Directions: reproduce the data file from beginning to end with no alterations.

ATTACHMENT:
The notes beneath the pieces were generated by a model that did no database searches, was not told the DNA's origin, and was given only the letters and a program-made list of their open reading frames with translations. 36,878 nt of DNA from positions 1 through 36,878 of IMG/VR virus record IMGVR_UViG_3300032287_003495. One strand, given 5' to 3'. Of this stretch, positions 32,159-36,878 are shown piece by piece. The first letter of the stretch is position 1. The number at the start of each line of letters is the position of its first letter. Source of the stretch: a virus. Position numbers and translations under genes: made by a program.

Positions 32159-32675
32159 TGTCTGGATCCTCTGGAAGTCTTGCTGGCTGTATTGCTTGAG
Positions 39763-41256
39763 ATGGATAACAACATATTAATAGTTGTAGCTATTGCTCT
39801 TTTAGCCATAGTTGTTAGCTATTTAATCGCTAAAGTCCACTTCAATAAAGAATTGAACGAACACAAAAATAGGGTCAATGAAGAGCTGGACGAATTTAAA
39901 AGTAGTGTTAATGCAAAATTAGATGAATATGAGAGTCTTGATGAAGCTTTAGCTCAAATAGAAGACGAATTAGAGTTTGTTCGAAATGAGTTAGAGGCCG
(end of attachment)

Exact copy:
The notes beneath the pieces were generated by a model that did no database searches, was not told the DNA's origin, and was given only the letters and a program-made list of their open reading frames with translations. 36,878 nt of DNA from positions 1 through 36,878 of IMG/VR virus record IMGVR_UViG_3300032287_003495. One strand, given 5' to 3'. Of this stretch, positions 32,159-36,878 are shown piece by piece. The first letter of the stretch is position 1. The number at the start of each line of letters is the position of its first letter. Source of the stretch: a virus. Position numbers and translations under genes: made by a program.

Positions 32159-32675
32159 TGTCTGGATCCTCTGGAAGTCTTGCTGGCTGTATTGCTTGAG
Positions 39763-41256
39763 ATGGATAACAACATATTAATAGTTGTAGCTATTGCTCT
39801 TTTAGCCATAGTTGTTAGCTATTTAATCGCTAAAGTCCACTTCAATAAAGAATTGAACGAACACAAAAATAGGGTCAATGAAGAGCTGGACGAATTTAAA
39901 AGTAGTGTTAATGCAAAATTAGATGAATATGAGAGTCTTGATGAAGCTTTAGCTCAAATAGAAGACGAATTAGAGTTTGTTCGAAATGAGTTAGAGGCCG